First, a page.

Loading ...
Sorry, an error occurred while loading the content.

Re: "reenactors."

Expand Messages
  • NINETY3RD@xxx.xxx
    ... Was that a Freudian slip there Larry? *O*-ppression.....? ;-) B
    Message 1 of 22 , Dec 3, 1999
    • 0 Attachment
      In a message dated 02/12/1999 3:27:21 PM, lalozon@... writes:

      >It was recommended that the lady do the
      >
      >oppression of the commanding officer's
      >
      >wife.

      Was that a Freudian slip there Larry?
      *O*-ppression.....?

      ;-)

      B
    • Bateman, Andrew
      Benton Jennings wrote: Was that a Freudian slip there Larry? *O*-ppression.....? ;-) B Andrew writes: Is there an echo in this room?
      Message 2 of 22 , Dec 3, 1999
      • 0 Attachment
        Benton Jennings wrote:

        Was that a Freudian slip there Larry?
        *O*-ppression.....?

        ;-)

        B

        Andrew writes:

        Is there an echo in this room?
      • NINETY3RD@xxx.xxx
        ... Echo? What Echo? Echo? What Echo? B
        Message 3 of 22 , Dec 3, 1999
        • 0 Attachment
          In a message dated 03/12/1999 8:23:32 AM, abateman@... writes:

          >From: "Bateman, Andrew" <abateman@...>
          >
          >
          >
          >Benton Jennings wrote:
          >
          >
          >
          >Was that a Freudian slip there Larry?
          >
          >*O*-ppression.....?
          >
          >
          >
          >;-)
          >
          >
          >
          >B
          >
          >
          >
          >Andrew writes:
          >
          >
          >
          >Is there an echo in this room?

          Echo?

          What Echo?

          Echo?

          What Echo?

          B
        • Craig Williams
          -- ... Two. Me and one to hold my penis..MY MOTHER!...MY LADDER!!!
          Message 4 of 22 , Dec 3, 1999
          • 0 Attachment
            --
            >>
            >>
            >>Was that a Freudian slip there Larry?
            >>
            >>*O*-ppression.....?
            >>
            >>How many Freudian phyciatrists does it take to change a lightbulb.........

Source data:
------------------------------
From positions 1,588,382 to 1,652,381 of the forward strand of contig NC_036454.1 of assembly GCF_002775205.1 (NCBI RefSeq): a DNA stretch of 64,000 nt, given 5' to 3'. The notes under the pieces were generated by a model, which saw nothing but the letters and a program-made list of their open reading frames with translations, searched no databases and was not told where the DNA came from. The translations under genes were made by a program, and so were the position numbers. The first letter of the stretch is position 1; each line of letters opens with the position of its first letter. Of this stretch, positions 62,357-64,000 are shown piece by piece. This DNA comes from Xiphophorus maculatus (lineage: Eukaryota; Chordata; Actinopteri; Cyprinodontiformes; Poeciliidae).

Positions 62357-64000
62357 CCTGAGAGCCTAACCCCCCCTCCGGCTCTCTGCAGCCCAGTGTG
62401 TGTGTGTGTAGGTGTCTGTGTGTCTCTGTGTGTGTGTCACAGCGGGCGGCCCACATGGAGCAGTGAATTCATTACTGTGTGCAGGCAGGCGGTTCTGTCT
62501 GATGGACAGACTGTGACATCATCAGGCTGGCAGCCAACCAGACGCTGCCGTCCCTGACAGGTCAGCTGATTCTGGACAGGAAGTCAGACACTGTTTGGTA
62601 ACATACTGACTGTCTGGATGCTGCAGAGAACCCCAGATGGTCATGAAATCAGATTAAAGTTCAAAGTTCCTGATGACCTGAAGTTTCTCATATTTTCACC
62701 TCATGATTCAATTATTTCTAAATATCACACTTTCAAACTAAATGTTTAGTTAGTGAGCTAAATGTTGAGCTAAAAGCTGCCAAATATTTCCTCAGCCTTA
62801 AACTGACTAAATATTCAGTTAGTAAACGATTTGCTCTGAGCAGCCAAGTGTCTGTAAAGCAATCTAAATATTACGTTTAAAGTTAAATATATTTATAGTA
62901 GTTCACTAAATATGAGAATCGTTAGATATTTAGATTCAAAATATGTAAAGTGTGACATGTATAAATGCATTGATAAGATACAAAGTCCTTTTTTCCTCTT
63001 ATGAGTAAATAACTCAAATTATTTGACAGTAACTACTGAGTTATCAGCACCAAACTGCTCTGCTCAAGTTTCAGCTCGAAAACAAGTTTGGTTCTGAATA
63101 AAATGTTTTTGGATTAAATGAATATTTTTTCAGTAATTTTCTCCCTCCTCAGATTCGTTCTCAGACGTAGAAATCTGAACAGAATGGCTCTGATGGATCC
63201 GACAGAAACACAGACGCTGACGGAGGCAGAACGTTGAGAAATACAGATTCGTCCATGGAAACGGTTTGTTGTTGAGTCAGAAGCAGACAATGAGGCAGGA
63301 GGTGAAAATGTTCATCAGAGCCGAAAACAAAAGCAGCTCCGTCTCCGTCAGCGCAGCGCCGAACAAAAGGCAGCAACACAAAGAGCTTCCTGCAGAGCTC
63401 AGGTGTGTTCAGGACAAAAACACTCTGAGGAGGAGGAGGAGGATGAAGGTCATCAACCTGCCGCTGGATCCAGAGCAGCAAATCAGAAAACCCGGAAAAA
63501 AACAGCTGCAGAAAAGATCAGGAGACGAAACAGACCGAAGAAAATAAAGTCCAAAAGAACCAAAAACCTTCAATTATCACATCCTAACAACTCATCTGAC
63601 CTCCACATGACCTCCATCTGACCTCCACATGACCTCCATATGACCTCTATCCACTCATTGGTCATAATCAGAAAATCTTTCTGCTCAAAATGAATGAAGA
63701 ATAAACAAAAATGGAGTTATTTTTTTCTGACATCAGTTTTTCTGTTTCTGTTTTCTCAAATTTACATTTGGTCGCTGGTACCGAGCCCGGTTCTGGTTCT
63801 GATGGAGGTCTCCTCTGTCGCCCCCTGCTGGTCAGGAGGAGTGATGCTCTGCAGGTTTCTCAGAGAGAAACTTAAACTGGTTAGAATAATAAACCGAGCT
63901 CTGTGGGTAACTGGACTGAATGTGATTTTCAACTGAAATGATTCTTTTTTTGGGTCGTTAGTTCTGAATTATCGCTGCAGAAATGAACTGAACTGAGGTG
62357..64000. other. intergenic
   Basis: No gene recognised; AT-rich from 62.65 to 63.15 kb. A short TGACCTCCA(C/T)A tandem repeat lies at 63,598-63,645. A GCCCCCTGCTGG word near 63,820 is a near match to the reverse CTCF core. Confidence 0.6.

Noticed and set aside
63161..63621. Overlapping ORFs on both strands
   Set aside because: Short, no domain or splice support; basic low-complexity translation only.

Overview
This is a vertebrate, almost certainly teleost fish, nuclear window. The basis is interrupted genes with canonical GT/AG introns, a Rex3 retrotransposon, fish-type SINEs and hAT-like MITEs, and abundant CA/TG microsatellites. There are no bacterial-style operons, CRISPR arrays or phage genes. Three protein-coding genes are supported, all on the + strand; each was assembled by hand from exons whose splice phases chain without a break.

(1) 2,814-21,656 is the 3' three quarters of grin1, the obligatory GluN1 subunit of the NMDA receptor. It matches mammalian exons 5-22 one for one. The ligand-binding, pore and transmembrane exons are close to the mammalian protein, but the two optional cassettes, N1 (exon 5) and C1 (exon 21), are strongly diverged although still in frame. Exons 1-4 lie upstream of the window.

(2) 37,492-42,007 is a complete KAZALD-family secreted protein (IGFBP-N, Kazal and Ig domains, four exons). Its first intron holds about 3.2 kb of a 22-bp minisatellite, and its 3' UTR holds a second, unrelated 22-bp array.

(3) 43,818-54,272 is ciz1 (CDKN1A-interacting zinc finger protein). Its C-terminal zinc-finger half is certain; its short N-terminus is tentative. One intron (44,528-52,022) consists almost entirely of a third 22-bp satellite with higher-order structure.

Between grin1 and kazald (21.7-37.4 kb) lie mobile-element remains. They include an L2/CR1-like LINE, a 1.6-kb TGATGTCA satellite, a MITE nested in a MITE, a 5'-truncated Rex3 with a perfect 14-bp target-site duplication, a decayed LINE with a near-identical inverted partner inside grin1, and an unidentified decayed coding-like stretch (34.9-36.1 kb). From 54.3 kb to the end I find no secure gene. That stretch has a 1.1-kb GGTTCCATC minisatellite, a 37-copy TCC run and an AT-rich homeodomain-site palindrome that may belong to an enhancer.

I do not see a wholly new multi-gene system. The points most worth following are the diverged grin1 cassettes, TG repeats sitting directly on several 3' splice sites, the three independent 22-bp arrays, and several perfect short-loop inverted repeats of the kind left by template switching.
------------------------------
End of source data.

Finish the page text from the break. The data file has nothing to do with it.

Two.



            Me and one to hold my penis..MY MOTHER!...MY LADDER!!!
            >>
            >>Oh grin..Craig
            >>
            >>
            >>
            >>
            >>
            >>
            >>
          • Craig Williams
            Tim, some thoughts on your last missive; for this reason the rules should be spelled out clearly to all who have command positions. You mean sorta like a12
            Message 5 of 22 , Dec 3, 1999
            • 0 Attachment
              Tim, some thoughts on your last missive;

              "for this reason the rules should be spelled out clearly to all who have
              command positions. "

              You mean sorta like a12 page safety guide that includes a schedule that is
              distributed to all participants if not by mail before hand, then during
              registration the night before an event?

              "it is a good idea to have the controlling site person in modern clothes so
              that they can interact without looking anachronistic."

              I'm sorry,aren't modern clothes anacronistic?Kidding aside, a site
              representative should be able to be seen in and around the re-enactors and
              not be obvious. This way visitors photos are not ruined, and the ambiance
              can be maintained as much as possible. If it becomes neccessary for a site
              supervisor to step out of character to address a problem, then it is
              incumbent on the re-enactors to assist the site rep in rectifying any
              difficulties. Once the problem has been dealt with then everyone can go